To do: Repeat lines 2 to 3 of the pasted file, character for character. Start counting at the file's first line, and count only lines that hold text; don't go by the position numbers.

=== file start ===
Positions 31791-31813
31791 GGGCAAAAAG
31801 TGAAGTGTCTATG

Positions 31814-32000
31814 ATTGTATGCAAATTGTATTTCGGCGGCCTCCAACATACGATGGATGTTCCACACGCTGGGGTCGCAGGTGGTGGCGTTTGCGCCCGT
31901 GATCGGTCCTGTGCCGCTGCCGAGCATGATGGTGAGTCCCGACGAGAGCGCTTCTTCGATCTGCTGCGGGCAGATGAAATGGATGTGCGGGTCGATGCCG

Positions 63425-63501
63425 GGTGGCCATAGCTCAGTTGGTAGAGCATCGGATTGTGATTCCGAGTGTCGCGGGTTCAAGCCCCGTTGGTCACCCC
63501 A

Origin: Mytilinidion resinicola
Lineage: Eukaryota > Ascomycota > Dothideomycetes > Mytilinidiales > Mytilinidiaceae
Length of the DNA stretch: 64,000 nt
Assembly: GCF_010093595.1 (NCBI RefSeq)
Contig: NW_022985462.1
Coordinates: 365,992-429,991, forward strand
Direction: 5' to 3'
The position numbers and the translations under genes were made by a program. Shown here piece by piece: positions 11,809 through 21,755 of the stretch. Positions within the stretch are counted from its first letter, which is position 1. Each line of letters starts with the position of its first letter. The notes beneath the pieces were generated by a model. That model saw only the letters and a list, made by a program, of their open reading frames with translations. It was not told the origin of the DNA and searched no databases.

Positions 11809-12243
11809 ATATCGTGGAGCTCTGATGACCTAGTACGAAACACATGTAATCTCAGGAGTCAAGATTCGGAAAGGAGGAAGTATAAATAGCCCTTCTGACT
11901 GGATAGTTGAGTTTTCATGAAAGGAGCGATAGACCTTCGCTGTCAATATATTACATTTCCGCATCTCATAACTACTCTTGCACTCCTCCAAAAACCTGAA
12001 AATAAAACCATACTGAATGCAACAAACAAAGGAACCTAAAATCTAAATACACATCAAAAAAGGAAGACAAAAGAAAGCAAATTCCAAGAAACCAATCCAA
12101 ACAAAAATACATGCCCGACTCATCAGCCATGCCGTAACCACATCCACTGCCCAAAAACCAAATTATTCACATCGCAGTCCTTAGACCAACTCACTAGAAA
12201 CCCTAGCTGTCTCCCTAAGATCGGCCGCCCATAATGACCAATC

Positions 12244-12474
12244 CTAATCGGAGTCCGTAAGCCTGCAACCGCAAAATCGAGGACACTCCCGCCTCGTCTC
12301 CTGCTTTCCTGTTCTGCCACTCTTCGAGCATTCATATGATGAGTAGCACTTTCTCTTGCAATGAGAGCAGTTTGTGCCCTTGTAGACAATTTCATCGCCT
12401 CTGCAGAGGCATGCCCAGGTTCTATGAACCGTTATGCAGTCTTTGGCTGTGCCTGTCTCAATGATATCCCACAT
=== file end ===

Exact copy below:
31791 GGGCAAAAAG
31801 TGAAGTGTCTATG